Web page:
The results are in. We have the receipts. Getting enough high-quality sleep is essential to our physical and mental health. Period.
No one can be sure when or how we became careless about sleep, but we must come to our senses. Sleep deprivation and poor sleep can catch up to all of us, regardless of age.
Conditions Linked to Poor Sleep
According to the Centers for Disease Control and Prevention, insufficient sleep has been connected to several chronic diseases:
Insufficient sleep is a contributing factor to an increased risk for the development of type 2 diabetes. The amount and quality of sleep are considered predictors of Hemoglobin A1C levels. This is recognized as an essential marker of blood sugar. In addition, type 2 diabetes can itself be a contributing factor to a list of other conditions with severe consequences.
In simple terms, people with sleep apnea have an increased risk of high blood pressure, stroke, coronary heart disease, and cardiac arrhythmias (irregular heartbeats).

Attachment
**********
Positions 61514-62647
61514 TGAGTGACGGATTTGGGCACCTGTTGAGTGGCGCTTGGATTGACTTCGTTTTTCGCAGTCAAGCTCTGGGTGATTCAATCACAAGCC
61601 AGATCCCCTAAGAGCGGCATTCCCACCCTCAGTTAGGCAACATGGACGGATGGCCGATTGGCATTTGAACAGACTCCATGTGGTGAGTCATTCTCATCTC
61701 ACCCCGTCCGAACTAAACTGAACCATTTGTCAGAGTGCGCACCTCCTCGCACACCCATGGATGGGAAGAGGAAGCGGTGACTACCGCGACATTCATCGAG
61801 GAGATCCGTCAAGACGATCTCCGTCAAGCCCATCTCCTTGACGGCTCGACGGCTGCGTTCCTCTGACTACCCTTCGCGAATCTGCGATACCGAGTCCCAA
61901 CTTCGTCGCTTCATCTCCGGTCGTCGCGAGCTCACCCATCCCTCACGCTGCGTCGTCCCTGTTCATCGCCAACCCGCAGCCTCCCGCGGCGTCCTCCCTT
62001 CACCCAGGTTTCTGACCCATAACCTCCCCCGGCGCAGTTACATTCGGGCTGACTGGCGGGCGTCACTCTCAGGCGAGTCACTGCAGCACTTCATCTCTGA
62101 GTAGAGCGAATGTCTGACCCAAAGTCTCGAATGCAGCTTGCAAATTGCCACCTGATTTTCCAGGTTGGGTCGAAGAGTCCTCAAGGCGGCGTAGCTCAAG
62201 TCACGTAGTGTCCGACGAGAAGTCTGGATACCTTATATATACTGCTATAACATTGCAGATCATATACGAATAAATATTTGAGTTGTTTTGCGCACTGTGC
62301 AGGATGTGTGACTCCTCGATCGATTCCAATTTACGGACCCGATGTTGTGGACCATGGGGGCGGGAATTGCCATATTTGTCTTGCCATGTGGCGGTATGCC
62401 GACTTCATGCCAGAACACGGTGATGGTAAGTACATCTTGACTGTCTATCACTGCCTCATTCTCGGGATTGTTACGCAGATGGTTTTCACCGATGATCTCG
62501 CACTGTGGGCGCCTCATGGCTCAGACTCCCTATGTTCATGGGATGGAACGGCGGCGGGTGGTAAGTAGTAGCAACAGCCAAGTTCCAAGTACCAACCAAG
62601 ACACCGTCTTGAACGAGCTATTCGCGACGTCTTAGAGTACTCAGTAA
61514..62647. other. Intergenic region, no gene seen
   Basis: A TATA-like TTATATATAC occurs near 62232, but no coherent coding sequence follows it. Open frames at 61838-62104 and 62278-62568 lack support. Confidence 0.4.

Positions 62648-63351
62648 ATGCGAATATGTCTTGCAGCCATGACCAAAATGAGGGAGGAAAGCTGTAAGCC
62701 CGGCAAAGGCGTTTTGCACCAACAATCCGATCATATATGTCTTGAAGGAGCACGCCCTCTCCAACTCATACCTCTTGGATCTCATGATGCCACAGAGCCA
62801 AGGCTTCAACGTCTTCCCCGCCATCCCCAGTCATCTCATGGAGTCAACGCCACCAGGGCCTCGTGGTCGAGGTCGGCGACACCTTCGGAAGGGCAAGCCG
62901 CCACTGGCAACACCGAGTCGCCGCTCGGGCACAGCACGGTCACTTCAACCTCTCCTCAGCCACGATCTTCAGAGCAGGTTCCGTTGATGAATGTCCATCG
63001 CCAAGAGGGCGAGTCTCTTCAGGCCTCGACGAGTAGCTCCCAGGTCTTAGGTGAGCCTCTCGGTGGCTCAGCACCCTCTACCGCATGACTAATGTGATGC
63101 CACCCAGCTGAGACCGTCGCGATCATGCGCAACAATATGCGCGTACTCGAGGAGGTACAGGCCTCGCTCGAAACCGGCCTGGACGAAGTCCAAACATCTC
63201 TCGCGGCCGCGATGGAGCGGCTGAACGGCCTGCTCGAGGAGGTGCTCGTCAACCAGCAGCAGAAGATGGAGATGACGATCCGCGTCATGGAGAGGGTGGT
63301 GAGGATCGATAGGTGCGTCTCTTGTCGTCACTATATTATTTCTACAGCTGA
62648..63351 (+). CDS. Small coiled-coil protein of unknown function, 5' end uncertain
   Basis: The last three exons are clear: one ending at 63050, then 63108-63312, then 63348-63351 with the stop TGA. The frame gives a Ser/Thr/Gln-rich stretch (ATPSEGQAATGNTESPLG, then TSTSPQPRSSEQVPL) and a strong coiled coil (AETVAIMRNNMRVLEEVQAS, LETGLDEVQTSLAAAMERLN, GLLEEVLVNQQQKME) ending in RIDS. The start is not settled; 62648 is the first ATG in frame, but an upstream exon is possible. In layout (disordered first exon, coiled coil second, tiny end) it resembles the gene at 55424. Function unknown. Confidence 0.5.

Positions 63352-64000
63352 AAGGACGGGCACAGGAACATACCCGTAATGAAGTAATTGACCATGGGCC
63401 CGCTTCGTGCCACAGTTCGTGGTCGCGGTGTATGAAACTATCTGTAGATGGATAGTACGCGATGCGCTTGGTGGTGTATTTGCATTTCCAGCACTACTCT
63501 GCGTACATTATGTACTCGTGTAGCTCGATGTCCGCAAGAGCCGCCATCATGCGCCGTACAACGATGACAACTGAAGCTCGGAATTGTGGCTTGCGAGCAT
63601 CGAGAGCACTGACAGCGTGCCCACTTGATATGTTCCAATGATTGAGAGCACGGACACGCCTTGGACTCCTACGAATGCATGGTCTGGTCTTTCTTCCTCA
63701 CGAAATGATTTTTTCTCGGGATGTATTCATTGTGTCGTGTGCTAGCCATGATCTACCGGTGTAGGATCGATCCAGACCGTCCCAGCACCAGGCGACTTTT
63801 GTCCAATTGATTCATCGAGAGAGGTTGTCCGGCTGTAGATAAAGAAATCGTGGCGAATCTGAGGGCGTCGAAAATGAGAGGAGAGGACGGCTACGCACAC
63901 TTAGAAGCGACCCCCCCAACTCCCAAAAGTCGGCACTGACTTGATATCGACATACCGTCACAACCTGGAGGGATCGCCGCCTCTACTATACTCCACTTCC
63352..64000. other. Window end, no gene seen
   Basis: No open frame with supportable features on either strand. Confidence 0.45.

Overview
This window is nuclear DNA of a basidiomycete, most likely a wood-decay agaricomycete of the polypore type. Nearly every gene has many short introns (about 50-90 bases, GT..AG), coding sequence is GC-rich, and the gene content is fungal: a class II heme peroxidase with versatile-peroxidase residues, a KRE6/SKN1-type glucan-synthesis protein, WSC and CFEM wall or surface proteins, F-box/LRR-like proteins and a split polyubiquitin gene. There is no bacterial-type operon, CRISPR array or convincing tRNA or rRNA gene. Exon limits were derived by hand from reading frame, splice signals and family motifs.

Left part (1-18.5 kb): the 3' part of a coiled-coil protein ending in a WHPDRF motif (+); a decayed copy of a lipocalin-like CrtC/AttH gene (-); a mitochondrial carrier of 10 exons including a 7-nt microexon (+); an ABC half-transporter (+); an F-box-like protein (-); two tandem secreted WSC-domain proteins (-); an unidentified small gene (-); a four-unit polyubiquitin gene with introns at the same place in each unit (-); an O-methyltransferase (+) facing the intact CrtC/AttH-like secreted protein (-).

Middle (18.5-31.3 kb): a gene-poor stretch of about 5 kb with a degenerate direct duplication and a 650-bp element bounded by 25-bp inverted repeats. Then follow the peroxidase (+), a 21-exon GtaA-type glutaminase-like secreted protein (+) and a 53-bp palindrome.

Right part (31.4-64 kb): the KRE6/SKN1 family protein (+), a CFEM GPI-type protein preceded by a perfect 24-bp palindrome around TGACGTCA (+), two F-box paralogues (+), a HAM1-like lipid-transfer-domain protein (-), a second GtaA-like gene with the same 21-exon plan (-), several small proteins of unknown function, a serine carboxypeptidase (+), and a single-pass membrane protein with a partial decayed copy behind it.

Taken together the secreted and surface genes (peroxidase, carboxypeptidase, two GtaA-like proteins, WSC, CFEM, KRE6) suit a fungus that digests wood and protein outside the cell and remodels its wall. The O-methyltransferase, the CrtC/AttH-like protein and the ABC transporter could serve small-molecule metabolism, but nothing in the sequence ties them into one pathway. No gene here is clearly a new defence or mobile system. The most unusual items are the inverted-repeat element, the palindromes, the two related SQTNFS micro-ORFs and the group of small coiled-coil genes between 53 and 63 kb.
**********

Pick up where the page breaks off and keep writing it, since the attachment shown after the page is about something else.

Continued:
The majority of Americans are obese are laboratory research has found that poor sleep results in metabolic changes that may be linked to obesity. This has been reported in all age groups and is particularly pronounced in children. Morbid obesity has increased among our population.
“The interrelatedness of sleep and depression suggests it is important that sleep sufficiency of persons with depression be assessed and that the symptoms of depression be monitored among persons with a sleep disorder.”
Decreased Alertness and Irritability
This one is no surprise, but it’s worth a reminder. Nothing getting a good night of restful sleep affects us during our waking hours, and there’s no such thing as catching up on sleep.
In case you’re wondering about which sleep tips you should follow, you might want to trust the folks at Harvard Medical School:
- Limit Your Intake of Alcohol, Nicotine, and Caffeine